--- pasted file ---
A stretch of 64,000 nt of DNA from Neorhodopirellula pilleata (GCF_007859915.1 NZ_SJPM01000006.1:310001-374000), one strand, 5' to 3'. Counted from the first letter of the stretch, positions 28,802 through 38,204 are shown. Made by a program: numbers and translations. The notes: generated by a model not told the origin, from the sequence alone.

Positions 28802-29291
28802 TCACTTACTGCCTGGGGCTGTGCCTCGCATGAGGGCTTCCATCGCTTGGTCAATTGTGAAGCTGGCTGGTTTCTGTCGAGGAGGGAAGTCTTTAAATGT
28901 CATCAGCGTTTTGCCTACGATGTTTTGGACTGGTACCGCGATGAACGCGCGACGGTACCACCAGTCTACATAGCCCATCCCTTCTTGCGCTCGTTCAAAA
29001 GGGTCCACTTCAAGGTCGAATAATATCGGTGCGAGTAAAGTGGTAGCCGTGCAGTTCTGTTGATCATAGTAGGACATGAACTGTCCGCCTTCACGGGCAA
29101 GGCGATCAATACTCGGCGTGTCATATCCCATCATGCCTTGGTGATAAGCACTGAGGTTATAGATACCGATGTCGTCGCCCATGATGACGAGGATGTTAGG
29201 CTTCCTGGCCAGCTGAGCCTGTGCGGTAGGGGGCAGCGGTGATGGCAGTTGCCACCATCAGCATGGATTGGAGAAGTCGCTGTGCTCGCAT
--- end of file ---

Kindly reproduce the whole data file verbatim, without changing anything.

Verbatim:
A stretch of 64,000 nt of DNA from Neorhodopirellula pilleata (GCF_007859915.1 NZ_SJPM01000006.1:310001-374000), one strand, 5' to 3'. Counted from the first letter of the stretch, positions 28,802 through 38,204 are shown. Made by a program: numbers and translations. The notes: generated by a model not told the origin, from the sequence alone.

Positions 28802-29291
28802 TCACTTACTGCCTGGGGCTGTGCCTCGCATGAGGGCTTCCATCGCTTGGTCAATTGTGAAGCTGGCTGGTTTCTGTCGAGGAGGGAAGTCTTTAAATGT
28901 CATCAGCGTTTTGCCTACGATGTTTTGGACTGGTACCGCGATGAACGCGCGACGGTACCACCAGTCTACATAGCCCATCCCTTCTTGCGCTCGTTCAAAA
29001 GGGTCCACTTCAAGGTCGAATAATATCGGTGCGAGTAAAGTGGTAGCCGTGCAGTTCTGTTGATCATAGTAGGACATGAACTGTCCGCCTTCACGGGCAA
29101 GGCGATCAATACTCGGCGTGTCATATCCCATCATGCCTTGGTGATAAGCACTGAGGTTATAGATACCGATGTCGTCGCCCATGATGACGAGGATGTTAGG
29201 CTTCCTGGCCAGCTGAGCCTGTGCGGTAGGGGGCAGCGGTGATGGCAGTTGCCACCATCAGCATGGATTGGAGAAGTCGCTGTGCTCGCAT